Today: Jul 16, 2024

Educate first, Plan B last

Savannah Mul – Opinions Editor

New York City has been causing a great deal of controversy lately, starting with their recently passed soda ban. Now, they are beginning to dispense the Plan B pill to teenage girls in middle school and high school environments. Months ago, the Plan B pill was in the news when it became available to college students at Shippensburg University in Pennsylvania. The Plan B pill was being dispensed through vending machines at the college campus. Now NYC is taking a more drastic route and allowing girls as young as 15-years-old to have the opportunity to take Plan B.

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New York’s major reason for enacting this ruling is to decrease pregnancies within the NYC population. The Montreal Gazette reports, “More than 7,000 New York City girls ages 15-17 get pregnant each year. More than two-thirds of those pregnancies end in abortions.”

Before NYC or any other city enforces the distribution of Plan B, there is another possible solution: sex education classes. Growing up, I never had any sex education programs. When the lessons did arise, it was all about staying abstinent for as long as you can and all of the STDs you can possibly acquire from sexual intercourse. After about three classes of this, it got boring and we all were informed on what can happen.

How about including the consequences of having sex, what is a 50-50 result in having sex and ways to have sex, but at the same time how to be safe about it. From the statistic above, 7,000 NYC young girls get pregnant between ages 15-17; this also proves that there can very well be a lack of sex education courses in New York state school system as well.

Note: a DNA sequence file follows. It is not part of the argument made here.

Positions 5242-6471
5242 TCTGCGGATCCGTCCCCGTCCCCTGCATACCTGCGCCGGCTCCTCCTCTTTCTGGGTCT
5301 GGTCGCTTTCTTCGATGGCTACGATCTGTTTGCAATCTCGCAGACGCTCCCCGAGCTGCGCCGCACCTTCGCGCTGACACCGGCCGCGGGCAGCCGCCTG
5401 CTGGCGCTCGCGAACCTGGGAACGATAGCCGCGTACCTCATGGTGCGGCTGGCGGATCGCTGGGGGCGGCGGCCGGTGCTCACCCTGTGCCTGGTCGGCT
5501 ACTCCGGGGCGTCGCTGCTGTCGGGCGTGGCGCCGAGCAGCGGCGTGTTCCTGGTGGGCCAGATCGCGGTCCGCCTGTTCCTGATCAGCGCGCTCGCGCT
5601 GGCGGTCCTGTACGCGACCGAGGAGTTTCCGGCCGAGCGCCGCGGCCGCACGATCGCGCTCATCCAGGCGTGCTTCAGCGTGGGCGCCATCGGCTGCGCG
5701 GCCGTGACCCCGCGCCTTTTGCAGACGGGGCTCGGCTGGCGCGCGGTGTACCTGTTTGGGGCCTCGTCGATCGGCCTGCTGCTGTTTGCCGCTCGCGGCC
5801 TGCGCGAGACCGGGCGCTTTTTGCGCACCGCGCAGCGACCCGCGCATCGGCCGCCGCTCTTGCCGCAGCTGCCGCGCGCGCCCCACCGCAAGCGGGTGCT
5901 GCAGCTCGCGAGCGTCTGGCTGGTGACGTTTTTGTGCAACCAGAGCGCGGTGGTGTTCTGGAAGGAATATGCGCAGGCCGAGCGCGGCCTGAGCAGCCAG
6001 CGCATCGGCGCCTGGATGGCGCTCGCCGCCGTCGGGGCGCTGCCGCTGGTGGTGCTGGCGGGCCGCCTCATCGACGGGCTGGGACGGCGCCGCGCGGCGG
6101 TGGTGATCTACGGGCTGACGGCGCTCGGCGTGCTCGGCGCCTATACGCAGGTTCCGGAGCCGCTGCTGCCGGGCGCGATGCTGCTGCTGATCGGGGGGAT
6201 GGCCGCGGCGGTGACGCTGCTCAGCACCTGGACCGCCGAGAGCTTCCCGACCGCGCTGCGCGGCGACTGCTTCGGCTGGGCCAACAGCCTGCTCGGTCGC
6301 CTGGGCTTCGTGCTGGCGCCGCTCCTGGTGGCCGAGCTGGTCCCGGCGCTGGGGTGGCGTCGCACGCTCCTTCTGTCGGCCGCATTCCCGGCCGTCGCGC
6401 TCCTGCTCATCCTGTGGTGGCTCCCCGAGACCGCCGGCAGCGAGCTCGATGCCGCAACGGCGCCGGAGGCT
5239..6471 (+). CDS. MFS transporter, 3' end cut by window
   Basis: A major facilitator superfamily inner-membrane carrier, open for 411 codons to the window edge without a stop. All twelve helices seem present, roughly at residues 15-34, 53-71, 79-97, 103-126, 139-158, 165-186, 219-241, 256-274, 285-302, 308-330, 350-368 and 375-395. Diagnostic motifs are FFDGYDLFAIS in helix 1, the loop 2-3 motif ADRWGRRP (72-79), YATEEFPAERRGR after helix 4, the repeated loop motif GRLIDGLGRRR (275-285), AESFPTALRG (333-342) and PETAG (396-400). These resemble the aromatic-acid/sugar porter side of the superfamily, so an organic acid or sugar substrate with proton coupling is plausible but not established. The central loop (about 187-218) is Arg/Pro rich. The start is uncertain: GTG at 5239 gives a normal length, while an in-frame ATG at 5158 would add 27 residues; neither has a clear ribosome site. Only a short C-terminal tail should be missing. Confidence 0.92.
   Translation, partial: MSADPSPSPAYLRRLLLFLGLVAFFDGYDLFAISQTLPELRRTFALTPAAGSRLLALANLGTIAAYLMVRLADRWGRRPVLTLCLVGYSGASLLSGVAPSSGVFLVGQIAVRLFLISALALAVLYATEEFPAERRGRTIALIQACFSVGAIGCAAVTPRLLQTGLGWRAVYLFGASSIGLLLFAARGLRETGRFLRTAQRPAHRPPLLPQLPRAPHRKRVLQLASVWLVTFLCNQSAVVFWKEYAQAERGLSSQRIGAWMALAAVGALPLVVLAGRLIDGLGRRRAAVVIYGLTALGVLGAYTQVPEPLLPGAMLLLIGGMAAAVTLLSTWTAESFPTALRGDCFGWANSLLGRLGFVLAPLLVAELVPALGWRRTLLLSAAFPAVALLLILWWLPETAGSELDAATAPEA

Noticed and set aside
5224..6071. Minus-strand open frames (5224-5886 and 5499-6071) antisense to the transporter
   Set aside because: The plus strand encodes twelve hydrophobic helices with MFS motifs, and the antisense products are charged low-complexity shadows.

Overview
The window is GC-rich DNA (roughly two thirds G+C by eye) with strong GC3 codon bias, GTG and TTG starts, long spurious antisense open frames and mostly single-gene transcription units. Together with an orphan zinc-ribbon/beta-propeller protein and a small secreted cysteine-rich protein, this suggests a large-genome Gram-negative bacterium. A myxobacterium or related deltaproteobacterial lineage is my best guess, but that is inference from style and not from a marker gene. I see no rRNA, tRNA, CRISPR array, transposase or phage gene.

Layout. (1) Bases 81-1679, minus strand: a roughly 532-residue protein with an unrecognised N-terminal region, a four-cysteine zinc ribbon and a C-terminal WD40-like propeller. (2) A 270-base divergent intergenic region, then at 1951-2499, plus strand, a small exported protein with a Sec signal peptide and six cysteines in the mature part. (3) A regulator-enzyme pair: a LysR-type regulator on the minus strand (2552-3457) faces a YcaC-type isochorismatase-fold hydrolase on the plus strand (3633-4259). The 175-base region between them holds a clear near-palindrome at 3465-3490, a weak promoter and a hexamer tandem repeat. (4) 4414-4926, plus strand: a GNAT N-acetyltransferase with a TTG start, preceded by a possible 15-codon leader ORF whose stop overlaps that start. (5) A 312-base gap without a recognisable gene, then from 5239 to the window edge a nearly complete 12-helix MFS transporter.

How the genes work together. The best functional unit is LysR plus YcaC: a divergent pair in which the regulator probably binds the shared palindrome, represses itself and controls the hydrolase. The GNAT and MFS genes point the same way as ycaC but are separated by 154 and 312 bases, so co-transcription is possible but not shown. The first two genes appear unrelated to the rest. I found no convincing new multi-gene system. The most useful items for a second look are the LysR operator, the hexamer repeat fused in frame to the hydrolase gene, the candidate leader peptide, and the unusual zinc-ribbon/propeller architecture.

Some parents don’t even tell their children about the birds and the bees. The parents might assume that their children will figure it out on their own and come to them if they have questions; but that’s not always the case.

Driving into school last Tuesday morning, I first heard of this report on radio 104.1; DJ Fisch was taking phone calls on this particular subject. After several phone calls from women and mothers angered by the idea of making Plan B available to young girls, a gynecologist called. She pointed out the fact that the world isn’t perfect and for all anyone knows, girls can be sexually abused in their home life and this pill may be their only option. The doctor that called in also said Plan B is not a valid form of birth control and girls and   women shouldn’t rely on it for birth control.

Within the state of Connecticut, sex education classes should be required courses thoroughly taught, compared to the scene in “Mean Girls” when the gym teacher is teaching students about abstinence, and if you do decide to have sex you’ll die. That’s a bit extreme and exactly how not to teach sex education.

Middle and high school courses are the perfect time to educate young students about the topic in a serious and mature manner. Especially when student’s minds start to drift about the possibility of engaging in sexual activity. With the education behind them, maybe students will be more educated about the topic and the decisions they should or should not make. Maybe then the dispensing of the Plan B pill to girls 15-years-old and on wouldn’t have to be implemented.

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